- Date published:
- Author:Brian Wood
Equal opportunity is a fundamental tenet of the United States of America.
Equal pay for equal work and equal performance.
Didn’t think so — so let’s get on with it, please.
Summary post by David Weldon in FierceCIO, original by Scott Fulton, III in Network Computing.
Emphasis in red added by me.
Brian Wood, VP Marketing
Pay rates plummeting for these female IT managers
Over the past few years women have been making gains against their male counterparts when it comes to salaries and total compensation–and that includes women in the IT ranks. But no more, points out an article at Network Computing.
“Last year, the median salaries of American women in all professions declined steeply compared to median salaries for men, according to the Bureau of Labor Statistics, giving back gains made since 2008. This negative trend was also reflected in our survey numbers,” the article explains.
Citing the example of women in datacenter and networking management positions, the article says in the InformationWeek 2013 U.S. IT Salary Survey, women earned $5,000 less in base salary annually than their male counterparts, and $6,000 when you factor bonuses on top of salary. This year, the survey finds that women in those job roles earn $21,000 less in base salary, and $24,000 less in base salary plus bonuses.
“All in all, male managers in networking and datacenters are being paid 27 percent more than female managers in base salary, and 29 percent more than women with bonuses included,” the article reveals. “Granted, women represent only 7 percent of all networking and datacenter professionals in the survey, but the data seem to support the BLS findings.”
In terms of specific pay trends here, the article notes that salaries for male managers in datacenters and in networking are relatively flat, but they have plummeted for women.
It is unclear why female managers in these job roles are taking such a salary hit. At the rank and file level, the news is much better in these IT job roles.
“The news was not as bad for female staff members in our survey, for whom the pay gap for base salaries shrank to $4,000 per annum (down from $10,000 last year). For total compensation, the gap shrank to $5,000 (down from $12,000),” the article concludes.
IT Pro Salaries: The Gender Gap Widens
InformationWeek’s 2014 US IT Salary Survey showed a growing disparity between what female networking and datacenter professionals are paid compared to their male counterparts.
Last year, the median salaries of American women in all professions declined steeply compared to median salaries for men, according to the Bureau of Labor Statistics, giving back gains made since 2008. This negative trend was also reflected in our survey numbers.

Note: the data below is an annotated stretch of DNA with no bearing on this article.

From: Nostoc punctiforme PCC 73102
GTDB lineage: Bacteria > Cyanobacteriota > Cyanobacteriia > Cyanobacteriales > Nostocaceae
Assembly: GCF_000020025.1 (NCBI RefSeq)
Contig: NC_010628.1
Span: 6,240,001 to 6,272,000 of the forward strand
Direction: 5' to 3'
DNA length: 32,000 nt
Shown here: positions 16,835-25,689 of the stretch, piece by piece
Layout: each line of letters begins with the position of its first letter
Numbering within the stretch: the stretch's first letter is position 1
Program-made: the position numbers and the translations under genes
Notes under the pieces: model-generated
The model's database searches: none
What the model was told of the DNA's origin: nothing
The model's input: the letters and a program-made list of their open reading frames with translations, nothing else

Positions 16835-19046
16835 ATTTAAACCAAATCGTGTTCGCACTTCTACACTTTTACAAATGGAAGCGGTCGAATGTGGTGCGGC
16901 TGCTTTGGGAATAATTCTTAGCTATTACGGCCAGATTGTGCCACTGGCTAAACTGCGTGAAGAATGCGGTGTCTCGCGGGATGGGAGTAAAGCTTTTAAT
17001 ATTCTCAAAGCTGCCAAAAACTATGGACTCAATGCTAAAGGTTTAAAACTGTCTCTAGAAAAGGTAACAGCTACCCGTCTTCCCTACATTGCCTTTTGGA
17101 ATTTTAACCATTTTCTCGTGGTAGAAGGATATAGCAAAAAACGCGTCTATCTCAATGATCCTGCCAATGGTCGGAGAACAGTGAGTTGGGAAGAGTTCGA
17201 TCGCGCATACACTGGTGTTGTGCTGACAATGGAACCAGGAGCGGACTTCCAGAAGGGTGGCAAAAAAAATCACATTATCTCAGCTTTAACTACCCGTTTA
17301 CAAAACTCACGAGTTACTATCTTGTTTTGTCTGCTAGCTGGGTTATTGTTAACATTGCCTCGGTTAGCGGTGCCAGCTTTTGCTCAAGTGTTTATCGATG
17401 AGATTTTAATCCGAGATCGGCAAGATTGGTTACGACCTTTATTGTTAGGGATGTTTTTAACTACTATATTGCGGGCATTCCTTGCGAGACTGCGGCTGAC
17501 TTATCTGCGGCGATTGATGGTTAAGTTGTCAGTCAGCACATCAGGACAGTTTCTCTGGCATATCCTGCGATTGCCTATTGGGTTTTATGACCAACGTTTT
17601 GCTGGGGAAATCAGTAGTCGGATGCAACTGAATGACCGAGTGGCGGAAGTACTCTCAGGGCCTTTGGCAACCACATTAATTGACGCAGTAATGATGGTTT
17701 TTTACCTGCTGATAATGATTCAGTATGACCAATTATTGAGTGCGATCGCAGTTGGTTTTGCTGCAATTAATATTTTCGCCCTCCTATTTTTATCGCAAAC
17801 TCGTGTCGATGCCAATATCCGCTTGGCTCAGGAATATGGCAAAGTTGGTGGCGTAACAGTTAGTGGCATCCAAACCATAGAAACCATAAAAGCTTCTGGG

In our 2013 survey, women in data center and networking management positions earned $5,000 less in base salary per year than men, and $6,000 less than men with bonuses are added. This year, women in these jobs earned $21,000 less per annum in base salary, and $24,000 less with bonuses added.
All in all, male managers in networking and datacenters are being paid 27% more than female managers in base salary, and 29% more than women with bonuses included. Granted, women represent only 7% of all networking and data center professionals in the survey, but the data seem to support the BLS findings.
While salaries and total compensation for male managers are relatively flat, they plummeted for women, suggesting that essentially the entire downward pressure on median compensation can be attributed to lower pay for women.
“Women in the networking field are still paid below salary of what a male would make,” wrote one woman with 17 years’ experience in IT, currently serving as a systems administrator for a healthcare firm. And one 26-year veteran IT analyst for a university told us she’s actively looking for more challenging work elsewhere, but she’s been quoted starting salaries as much as $25,000 less per annum “to perform not only the same job responsibilities but more.”
The news was not as bad for female staff members in our survey, for whom the pay gap for base salaries shrank to $4,000 per annum (down from $10,000 last year). For total compensation, the gap shrank to $5,000 (down from $12,000).
As noted above, women in data centers and networking represent only 7% of the staff members among our survey respondents and 6% of management. This subset demonstrated some of the lowest growth results.
However, among the 11,662 total respondents to InformationWeek’s industry-wide survey, representing IT as a whole, the compensation picture for women overall is poor. Women in IT management report being paid a median annual base salary of $104,000 — a gap that’s 9% lower than men and growing by about 1% per year since 2012. For staff, women report they’re paid $79,000 — 12% below men, with the gap growing by 1% per year.